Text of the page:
Background: Many classification systems for grading pressure ulcers are discussed in the literature. Correct identification and classification of a pressure ulcer is important for accurate reporting of the magnitude of the problem, and for timely prevention. The reliability of pressure ulcer classification systems has rarely been tested.
Aims and objectives: The purpose of this paper is to examine the inter-rater reliability of classifying pressure ulcers according to the European Pressure Ulcer Advisory Panel classification system when using pressure ulcer photographs.
Design: Survey was among pressure ulcer experts.
Methods: Fifty-six photographs were presented to 44 pressure ulcer experts. The experts classified the lesions as normal skin, blanchable erythema, pressure ulcer (four grades) or incontinence lesion. Inter-rater reliability was calculated.
Results: The multirater-Kappa for the entire group of experts was 0.80 (P < 0.001). Various groups of experts obtained comparable results. Differences in classifications are mainly limited to 1 degree of difference. Incontinence lesions are most often confused with grade 2 (blisters) and grade 3 pressure ulcers (superficial pressure ulcers).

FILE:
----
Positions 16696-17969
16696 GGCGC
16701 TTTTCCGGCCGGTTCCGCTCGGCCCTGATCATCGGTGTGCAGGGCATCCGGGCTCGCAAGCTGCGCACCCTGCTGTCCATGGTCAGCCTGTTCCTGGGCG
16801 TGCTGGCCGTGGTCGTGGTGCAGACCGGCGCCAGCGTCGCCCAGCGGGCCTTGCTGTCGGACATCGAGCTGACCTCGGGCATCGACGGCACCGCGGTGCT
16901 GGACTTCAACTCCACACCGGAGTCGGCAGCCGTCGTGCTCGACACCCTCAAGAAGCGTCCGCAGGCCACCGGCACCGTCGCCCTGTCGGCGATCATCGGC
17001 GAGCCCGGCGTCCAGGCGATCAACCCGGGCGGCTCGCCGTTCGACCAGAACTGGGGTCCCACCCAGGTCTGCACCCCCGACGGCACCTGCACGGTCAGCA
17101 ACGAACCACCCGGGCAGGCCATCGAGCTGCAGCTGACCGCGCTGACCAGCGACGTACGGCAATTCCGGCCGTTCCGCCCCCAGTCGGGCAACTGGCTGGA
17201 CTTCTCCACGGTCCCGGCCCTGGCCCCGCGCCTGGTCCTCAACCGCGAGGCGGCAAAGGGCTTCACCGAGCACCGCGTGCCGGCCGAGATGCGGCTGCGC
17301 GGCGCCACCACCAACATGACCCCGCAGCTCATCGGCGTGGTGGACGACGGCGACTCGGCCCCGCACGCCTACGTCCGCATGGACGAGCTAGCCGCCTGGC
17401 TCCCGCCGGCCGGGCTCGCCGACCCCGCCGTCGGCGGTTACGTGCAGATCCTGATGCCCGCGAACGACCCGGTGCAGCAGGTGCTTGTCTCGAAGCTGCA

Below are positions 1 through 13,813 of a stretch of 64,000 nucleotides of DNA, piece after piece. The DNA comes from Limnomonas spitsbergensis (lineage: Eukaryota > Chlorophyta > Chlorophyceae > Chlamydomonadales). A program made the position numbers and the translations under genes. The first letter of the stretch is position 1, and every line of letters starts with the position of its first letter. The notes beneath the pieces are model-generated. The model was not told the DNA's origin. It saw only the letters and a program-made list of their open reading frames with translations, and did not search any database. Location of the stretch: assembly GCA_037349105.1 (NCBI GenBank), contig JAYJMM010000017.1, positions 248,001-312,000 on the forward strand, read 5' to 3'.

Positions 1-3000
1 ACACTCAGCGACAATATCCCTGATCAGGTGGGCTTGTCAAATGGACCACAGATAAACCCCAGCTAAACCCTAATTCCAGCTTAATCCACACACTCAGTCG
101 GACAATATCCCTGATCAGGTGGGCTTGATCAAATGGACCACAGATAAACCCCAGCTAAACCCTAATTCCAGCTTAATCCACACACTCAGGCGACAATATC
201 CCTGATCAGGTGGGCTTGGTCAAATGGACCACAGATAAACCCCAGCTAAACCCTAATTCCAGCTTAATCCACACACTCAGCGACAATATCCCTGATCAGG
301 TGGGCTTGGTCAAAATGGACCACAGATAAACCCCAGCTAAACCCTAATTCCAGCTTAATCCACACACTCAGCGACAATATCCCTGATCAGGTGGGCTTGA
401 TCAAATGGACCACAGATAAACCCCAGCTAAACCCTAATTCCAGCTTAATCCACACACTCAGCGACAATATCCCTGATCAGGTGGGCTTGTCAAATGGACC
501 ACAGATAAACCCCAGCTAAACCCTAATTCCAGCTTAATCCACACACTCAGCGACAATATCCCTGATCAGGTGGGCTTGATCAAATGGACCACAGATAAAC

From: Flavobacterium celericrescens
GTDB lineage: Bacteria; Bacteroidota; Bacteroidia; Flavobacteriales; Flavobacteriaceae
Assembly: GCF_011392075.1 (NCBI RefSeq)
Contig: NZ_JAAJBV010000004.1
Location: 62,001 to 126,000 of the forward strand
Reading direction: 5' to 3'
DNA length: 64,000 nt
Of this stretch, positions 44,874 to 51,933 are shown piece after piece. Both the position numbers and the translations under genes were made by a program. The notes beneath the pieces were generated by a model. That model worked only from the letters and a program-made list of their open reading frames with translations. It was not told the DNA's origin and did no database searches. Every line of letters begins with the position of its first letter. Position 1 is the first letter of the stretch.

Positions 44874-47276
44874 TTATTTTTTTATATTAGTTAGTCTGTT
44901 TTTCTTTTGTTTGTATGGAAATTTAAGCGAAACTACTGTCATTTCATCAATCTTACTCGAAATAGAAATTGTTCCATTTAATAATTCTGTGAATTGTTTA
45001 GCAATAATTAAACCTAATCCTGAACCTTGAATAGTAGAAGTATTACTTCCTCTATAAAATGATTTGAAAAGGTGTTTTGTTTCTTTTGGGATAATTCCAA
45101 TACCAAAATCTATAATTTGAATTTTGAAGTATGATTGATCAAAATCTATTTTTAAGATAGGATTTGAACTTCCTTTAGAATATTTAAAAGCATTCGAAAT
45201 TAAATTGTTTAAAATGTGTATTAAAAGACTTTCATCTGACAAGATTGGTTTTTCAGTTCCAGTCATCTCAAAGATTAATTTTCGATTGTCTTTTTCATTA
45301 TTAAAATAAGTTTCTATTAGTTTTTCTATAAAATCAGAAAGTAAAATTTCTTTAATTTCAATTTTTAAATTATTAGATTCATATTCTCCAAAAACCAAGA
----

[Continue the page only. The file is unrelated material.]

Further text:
Conclusions: The inter-rater reliability of the European Pressure Ulcer Advisory Panel classification appears to be good for the assessment of photographs by experts. The difference between an incontinence lesion and a blister or a superficial pressure ulcer does not always seem clear.
Relevance to clinical practice: The ability to determine correctly whether a lesion is a pressure ulcer lesion is important to assess the effectiveness of preventive measures. In addition, the ability to make a correct distinction between pressure ulcers and incontinence lesions is important as they require different preventive measures. A faulty classification leads to mistaken measures and negative results. Photographs can be used as a practice instrument to learn to discern pressure ulcers from incontinence lesions and to get to know the different grades of pressure ulcers. The Pressure Ulcer Classification software package has been developed to facilitate learning.